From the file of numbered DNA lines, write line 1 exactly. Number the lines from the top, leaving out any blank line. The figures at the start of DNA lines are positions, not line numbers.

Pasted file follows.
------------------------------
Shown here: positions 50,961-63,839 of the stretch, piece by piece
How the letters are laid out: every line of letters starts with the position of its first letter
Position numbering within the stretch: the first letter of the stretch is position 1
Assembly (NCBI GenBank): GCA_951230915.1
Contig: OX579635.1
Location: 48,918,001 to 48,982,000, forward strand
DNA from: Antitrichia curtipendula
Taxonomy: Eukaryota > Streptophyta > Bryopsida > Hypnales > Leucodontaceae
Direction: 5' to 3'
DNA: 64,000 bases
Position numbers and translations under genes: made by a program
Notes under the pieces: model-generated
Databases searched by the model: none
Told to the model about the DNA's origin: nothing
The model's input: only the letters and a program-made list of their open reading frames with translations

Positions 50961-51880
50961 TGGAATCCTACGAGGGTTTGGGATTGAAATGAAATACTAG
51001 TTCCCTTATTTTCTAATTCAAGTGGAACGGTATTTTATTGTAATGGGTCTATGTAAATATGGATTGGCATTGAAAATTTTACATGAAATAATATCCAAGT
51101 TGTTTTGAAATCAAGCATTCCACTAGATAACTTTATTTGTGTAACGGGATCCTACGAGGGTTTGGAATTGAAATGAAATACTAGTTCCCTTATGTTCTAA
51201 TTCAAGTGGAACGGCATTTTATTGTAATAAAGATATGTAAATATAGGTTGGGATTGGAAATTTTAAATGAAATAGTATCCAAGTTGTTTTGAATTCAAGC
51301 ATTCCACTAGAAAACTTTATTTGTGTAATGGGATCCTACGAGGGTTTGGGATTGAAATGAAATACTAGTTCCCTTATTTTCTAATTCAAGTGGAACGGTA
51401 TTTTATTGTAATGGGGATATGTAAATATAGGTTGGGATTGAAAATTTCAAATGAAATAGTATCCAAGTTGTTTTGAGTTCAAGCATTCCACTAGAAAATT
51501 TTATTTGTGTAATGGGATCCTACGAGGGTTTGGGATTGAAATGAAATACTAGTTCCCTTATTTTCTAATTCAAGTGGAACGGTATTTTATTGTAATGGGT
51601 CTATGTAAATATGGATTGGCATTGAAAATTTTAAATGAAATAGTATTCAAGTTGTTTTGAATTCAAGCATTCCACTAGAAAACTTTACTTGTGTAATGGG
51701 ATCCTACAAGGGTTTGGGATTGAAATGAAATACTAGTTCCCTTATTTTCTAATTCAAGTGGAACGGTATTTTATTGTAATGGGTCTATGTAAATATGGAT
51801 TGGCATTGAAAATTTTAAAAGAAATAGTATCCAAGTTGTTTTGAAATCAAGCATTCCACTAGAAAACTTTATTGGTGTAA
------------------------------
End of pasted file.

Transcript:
Shown here: positions 50,961-63,839 of the stretch, piece by piece